The actually educational TV shows your kids should be watching and their hilarious shortcomings (pt 4 of 5)

Bubble Guppies

It’s difficult to recommend a show that simultaneously entertains and stimulates tiny minds, but this gets pretty close. Maths, language, international studies, life sciences, timekeeping, problem solving, shapes and even biology are dealt with in the underwater city of Bubbletucky.

The show follows the exploits of a school class of merpeople. Yes, the so-called Bubble Guppies are merpeople who live among fish and basically get treated like gods. Each episode starts off with Gill and Molly introducing the theme, which is followed by the exceptionally catchy theme song (parents proceed with caution because this tune will get stuck in your head for days). They then go to school and go through the daily routine of playtime, lunchtime and song time.

Topics range from farm trips to construction and are deeply woven into the episode story line. The Guppies act out stories relating to the topic with morals or lessons at the end of each. It’s like all the best bits of school packaged in a really engaging way. My favourite episode included Ballet Ninjas – a concept so radical that I’m still scraping bits of my blown mind off the lounge walls.

The shortcoming.
The Guppies’ teacher, Mr Grouper, is a fish. And we’re supposed to believe that a fish is infinitely smarter than the merpeople. Also, you never meet any of the Guppies’ parents or figure out the history of the city.

There’s also the uncomfortable situation where the role-playing is based on concepts that sea dwellers have no possible knowledge of. Like the Pyramids of Giza, for instance. What do merpeople know about that?

Even worse
Nonny is the nerdy Guppies, the audience knows this because he wears glasses and knows a lot about many things. Now I’m no expert on merperson anatomy, but I’m pretty sure his allergies (another stereotypical nerd trait, just so you know he isn’t the star quarterback) wouldn’t manifest in his nasal accent. Dude you breathe water, science says it isn’t possible.

Beyond that Nonny is also slight of build and appears inherently weaker than the other male Guppies. With society already conditioned to laugh at nerds and geeks (looking at you Big Bang Theory) and not embrace them for the heroes and leaders they truly are (Iron Man, for example), I find it disturbing that such a great kid’s show will reinforce the idea. Think I’m making mountains out of molehills? Do some research on the episodes Nonny stars in, they all highlight his weaknesses. The inspiration for my rage is an episode where his glasses break and then much fuss is made about how terrible his vision is — the lesson is about the 5 senses, but they could’ve used a different delivery.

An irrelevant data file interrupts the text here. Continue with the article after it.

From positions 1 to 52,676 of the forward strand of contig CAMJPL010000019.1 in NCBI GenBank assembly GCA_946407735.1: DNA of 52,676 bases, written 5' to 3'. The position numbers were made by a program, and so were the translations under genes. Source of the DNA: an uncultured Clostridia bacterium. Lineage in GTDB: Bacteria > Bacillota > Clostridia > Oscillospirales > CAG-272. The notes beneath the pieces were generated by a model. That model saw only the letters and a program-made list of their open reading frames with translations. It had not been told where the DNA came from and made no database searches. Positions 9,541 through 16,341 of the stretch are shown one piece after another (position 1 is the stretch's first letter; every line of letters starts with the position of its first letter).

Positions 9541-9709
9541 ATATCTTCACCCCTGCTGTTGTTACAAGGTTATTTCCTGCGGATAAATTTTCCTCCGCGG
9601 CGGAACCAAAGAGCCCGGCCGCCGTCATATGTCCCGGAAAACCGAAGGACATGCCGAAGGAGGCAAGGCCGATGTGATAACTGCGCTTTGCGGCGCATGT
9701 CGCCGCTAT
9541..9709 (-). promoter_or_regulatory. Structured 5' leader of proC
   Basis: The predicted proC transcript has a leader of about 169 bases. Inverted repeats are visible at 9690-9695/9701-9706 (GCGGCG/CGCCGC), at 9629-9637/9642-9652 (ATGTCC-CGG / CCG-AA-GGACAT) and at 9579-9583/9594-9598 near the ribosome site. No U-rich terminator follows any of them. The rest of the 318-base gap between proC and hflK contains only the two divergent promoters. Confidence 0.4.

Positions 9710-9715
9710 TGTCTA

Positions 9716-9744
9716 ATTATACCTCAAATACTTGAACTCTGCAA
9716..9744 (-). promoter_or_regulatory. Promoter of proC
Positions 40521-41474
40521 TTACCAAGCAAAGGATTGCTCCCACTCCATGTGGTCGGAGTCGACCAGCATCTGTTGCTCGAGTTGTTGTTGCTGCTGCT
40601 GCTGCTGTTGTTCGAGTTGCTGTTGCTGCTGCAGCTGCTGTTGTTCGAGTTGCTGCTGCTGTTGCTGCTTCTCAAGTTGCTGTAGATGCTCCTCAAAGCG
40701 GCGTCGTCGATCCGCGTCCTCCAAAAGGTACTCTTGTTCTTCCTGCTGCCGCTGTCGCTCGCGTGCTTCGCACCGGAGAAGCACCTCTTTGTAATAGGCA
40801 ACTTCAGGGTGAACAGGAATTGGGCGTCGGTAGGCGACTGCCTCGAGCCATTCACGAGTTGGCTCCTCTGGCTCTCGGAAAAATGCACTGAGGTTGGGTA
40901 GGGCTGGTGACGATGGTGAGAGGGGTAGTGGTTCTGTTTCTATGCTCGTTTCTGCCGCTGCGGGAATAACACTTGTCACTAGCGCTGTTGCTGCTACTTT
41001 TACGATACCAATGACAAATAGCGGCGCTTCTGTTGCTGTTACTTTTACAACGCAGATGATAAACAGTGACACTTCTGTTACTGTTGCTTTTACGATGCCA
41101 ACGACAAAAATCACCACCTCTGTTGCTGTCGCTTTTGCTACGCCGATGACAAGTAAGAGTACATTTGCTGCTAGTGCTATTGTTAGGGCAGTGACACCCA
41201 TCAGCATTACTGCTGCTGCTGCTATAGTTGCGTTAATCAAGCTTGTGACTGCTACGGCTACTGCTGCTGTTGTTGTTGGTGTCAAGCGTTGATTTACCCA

I feel your pain Nonny.

Posted from the trenches


The actually educational TV shows your kids should be watching and their hilarious shortcomings (pt. 1 of 5)

Let me kick things off with some full disclosure: I work from home at least two days a week and take an almost insane interest in my offspring’s media consumption. We have one of those PVR things and I think it’s annoyingly cute that she refers to her shows as movies. (Side note: because I’ve recorded a bunch of her favourite episodes and she can watch pretty much on demand, so it causes havoc when we’re in a setting where she is forced to wait for an episode of something).

Bottom line, I’m crazy enough to write an entire article on the best educational kids shows when I’m also fully aware that these things exist purely as a vehicle to sell merchandise through. And to take pressure off of competitive party parents, because kid’s birthday parties are now a contact sport played with money. So read on and see how far this rabbit hole has taken me.

Dora the Explorer
The feisty Latina with the comically over sized head goes on adventures solving problems with the magical powers of logic and Spanish. To assist in her heroism she has at her disposal a sentient map and backpack. So I’m not sure whether or not Dora can actually read because the map only communicates with the audience, prompting the children to deliver information to her. Which is strange because the map is hers and my kid is not stupid; she knows that the TV show doesn’t exist in the same universe as she does. Further more, if the backpack (named Backpack) is supposed to be so smart, why doesn’t it just spew out the correct item whenever Dora is in trouble?

What the show does well is teach problem solving and some basic maths and physics. Also there’s the Spanish bit, which kinda makes Dora a miniature version of Pitbull — on a crusade to teaching the world Espanyol, one hook at a time.

The shortcoming:
Dora is always accompanied by her friend Boots, a sentient monkey with a shoe fetish. My quarrel isn’t with the inappropriate nature of Boots’ adoration for Dora, but rather that I’ve neither see nor heard about his family. Like does his mom speak? Is he the result of some science experiment? Is he suddenly going to go ape and share the serum with his other primate pals and overthrow the government, claiming the planet for themselves?

What’s your deal Boots?

Also, I’m not a fan of primates as pets and now my daughter is thinking that it’s a natural thing. And she has no concept that monkeys are actually wild animals and are dangerously unpredictable when they come in contact with humans.

Even worse
So this Swiper the Fox character is a kleptomaniac fox who wears a bandit mask and instead of the show addressing his obvious problem and trying to find a root cause, kids are encouraged to just tell him to stop swiping. Now I suffer from junkie empathy and would hate for my kid to grow up ignoring the social issues that really contribute to criminal behaviour. Dora the Explorer’s ignorance to Swiper’s situation is deeply disturbing, but Spawn’s wellbeing seems to rely on a daily dose of the show so I let it slide.